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The Quest to Quench the World’s Thirst for Water

The Quest to Quench the World’s Thirst for Water

As climate change makes rainfall less predictable and droughts more common, a growing number of countries are turning to desalination. The term is used to refer to removing salt from both seawater and subterranean “brackish” water, as well as the treatment of waste water (aka sewerage) to make it drinkable. Some environmentalists have long opposed … Read More

Warmer Oceans Will Make Typhoons More Intense

Warmer Oceans Will Make Typhoons More Intense

While the 2015 Atlantic hurricane season is expected to be relatively quiet, thanks to the influence of a healthy El Nino, the typhoon season in the northwest Pacific has been jam-packed so far, even for an area that normally sees the highest tropical cyclone activity and a large proportion of the strongest storms. One of the earliest Category 5 … Read More

Obama Issues Tropical Storm Forecast, Does Twitter Q&A

Obama Issues Tropical Storm Forecast, Does Twitter Q&A

Add another title to Barack Obama's resume: hurricane forecaster. On Thursday, President Obama spent the morning touring the National Hurricane Center (NHC) in Miami and getting a briefing on the coming Atlantic hurricane season, which begins on June 1. However, the eastern Pacific region saw its hurricane season start two weeks ago on May 15 and … Read More

Will The West Ever Be Able To Live With Fire?

Will The West Ever Be Able To Live With Fire?

Scientific progress and more than a century of living with wildfire have boosted Western resilience to the threat. But improvements in how wildfire dangers have been managed have fallen far short of the reimaginations of landscapes that are needed. “We’ve made good progress, but not good enough,” Jan van Wagtendonk, a retired Yosemite National Par… Read More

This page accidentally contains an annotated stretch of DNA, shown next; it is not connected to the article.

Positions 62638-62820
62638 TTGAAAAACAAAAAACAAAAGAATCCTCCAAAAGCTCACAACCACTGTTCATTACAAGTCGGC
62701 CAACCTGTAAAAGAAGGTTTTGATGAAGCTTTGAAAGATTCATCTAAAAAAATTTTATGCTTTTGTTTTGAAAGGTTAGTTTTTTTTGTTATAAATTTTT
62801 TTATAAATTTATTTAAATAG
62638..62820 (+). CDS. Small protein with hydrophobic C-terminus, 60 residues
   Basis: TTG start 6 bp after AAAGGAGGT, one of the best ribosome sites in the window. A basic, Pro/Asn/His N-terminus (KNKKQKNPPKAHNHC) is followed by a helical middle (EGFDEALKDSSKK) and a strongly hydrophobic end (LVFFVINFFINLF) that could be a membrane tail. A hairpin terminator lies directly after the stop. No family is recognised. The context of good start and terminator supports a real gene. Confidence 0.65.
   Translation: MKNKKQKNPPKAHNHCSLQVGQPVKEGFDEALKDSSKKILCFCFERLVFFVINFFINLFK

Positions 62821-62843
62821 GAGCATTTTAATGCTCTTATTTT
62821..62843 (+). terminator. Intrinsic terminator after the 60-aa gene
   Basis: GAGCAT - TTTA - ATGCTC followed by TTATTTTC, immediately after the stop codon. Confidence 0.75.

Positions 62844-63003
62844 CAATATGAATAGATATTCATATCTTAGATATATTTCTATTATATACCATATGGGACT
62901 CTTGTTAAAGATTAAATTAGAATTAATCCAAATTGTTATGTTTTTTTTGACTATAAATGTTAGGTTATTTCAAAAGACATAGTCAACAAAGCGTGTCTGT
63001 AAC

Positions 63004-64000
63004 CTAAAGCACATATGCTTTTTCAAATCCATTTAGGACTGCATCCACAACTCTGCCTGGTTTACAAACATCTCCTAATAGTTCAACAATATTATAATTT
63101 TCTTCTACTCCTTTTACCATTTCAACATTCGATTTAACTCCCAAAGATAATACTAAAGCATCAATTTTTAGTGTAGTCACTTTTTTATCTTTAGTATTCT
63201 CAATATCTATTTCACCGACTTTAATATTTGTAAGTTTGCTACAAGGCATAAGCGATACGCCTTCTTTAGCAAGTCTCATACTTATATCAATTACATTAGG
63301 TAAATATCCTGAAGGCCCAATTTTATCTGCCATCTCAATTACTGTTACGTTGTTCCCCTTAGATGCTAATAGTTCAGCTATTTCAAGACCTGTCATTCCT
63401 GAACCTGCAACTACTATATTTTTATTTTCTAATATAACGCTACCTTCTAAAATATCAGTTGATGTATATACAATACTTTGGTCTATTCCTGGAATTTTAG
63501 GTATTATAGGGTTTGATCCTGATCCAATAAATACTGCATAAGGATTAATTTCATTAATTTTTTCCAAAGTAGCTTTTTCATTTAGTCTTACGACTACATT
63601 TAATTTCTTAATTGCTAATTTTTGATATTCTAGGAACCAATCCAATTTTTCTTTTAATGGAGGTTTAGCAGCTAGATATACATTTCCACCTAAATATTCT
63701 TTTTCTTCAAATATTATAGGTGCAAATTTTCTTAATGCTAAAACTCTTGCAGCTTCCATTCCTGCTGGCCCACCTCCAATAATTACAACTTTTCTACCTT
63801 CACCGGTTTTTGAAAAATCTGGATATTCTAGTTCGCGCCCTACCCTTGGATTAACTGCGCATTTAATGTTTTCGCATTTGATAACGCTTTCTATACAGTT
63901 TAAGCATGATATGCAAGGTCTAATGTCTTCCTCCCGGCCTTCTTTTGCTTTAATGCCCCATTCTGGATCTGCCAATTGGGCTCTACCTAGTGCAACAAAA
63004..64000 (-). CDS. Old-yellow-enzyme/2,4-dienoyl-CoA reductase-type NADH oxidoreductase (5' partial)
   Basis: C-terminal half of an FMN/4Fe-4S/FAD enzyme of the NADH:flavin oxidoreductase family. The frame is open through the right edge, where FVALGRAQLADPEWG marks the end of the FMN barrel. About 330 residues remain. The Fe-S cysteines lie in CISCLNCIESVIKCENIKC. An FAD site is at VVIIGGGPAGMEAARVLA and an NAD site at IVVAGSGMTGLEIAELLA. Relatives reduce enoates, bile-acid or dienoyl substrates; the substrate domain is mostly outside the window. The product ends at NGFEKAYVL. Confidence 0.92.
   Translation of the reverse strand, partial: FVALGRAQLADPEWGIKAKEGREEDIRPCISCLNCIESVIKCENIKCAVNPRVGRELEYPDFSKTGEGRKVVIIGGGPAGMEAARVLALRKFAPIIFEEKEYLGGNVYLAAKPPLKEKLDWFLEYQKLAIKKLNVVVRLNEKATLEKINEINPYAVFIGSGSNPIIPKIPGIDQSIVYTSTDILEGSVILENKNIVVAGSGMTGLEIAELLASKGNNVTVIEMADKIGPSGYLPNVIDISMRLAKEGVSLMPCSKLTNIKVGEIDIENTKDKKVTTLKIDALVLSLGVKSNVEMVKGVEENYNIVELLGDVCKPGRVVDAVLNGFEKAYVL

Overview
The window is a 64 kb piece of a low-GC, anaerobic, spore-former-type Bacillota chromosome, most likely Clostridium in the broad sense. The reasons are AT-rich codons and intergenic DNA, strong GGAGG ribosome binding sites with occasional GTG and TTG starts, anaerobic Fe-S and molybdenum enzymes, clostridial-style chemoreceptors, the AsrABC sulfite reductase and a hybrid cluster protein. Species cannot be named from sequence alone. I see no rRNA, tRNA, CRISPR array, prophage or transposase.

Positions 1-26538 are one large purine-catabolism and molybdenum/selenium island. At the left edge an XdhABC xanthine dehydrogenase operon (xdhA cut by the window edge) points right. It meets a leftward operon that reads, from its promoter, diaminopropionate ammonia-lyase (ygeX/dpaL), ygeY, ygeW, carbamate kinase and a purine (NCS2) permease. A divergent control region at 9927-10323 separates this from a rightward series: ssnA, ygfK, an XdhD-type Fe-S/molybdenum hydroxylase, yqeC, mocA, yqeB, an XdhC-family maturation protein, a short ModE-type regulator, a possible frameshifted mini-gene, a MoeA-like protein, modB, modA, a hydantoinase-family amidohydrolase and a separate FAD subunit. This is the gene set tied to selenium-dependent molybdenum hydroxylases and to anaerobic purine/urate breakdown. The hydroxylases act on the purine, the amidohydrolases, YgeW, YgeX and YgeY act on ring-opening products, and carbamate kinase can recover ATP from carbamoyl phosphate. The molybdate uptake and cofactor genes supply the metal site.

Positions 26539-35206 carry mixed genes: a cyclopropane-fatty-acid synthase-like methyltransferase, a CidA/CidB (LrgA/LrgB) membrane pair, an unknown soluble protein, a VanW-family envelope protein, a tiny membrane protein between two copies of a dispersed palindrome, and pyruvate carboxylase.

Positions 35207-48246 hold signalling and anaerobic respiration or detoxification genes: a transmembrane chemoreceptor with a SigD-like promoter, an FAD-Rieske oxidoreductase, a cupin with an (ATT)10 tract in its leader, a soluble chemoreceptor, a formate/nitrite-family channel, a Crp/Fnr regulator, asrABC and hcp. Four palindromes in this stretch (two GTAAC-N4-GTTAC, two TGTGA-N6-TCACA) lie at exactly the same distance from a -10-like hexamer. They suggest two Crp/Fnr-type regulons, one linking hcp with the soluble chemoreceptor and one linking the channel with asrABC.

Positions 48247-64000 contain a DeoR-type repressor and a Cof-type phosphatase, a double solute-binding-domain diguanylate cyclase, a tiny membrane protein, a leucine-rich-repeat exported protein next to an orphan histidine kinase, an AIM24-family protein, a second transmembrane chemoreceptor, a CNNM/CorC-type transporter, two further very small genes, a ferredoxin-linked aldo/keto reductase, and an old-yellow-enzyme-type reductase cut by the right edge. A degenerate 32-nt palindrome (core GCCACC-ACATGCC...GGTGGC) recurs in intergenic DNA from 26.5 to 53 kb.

10 Years After Katrina, Slow Hurricane Season Expected

10 Years After Katrina, Slow Hurricane Season Expected

As the 10th anniversary of the busiest hurricane season on record approaches, forecasters and government officials are preparing for the start of the 2015 season. But unlike the 2005 season, which saw an unprecedented 28 storms — including one of the worst, Hurricane Katrina — this season is expected to see fewer than the average number of… Read More

Across U.S., Heaviest Downpours On The Rise

Across U.S., Heaviest Downpours On The Rise

Record-breaking rain across Texas and Oklahoma this week caused widespread flooding, the likes of which the region has rarely, if ever, seen. For seven locations there, May 2015 has seen the most rain of any month ever recorded, with five days to go and the rain still coming. While rainfall in the region is consistent with the emerging El Niño, the… Read More

U.S., Mexico, Canada to Collaborate on Climate Adaptation

U.S., Mexico, Canada to Collaborate on Climate Adaptation

Upgrading power grids, reducing greenhouse gas emissions and adapting to climate change are on the agenda for a new international working group composed of the three national energy ministers in the U.S., Canada and Mexico. U.S. Energy Secretary Ernest Moniz, Canadian Minister of Natural Resources Greg Rickford, and Mexico Secretary of Energy … Read More

El Niño Could Bring Drought and Famine in West Africa

El Niño Could Bring Drought and Famine in West Africa

A global weather phenomenon could cause a famine in the Sahel this year by combining with already dry conditions to create a “double whammy” for the region, scientists and aid groups have warned. Professor Adam Scaife, a long term forecaster at the UK Met Office Hadley Centre, said models now agreed an El Niño event was likely and the first impact… Read More

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Amazon Deforestation Recent deforestation in Brazil has been rapid, causing greenhouse gas emissions.

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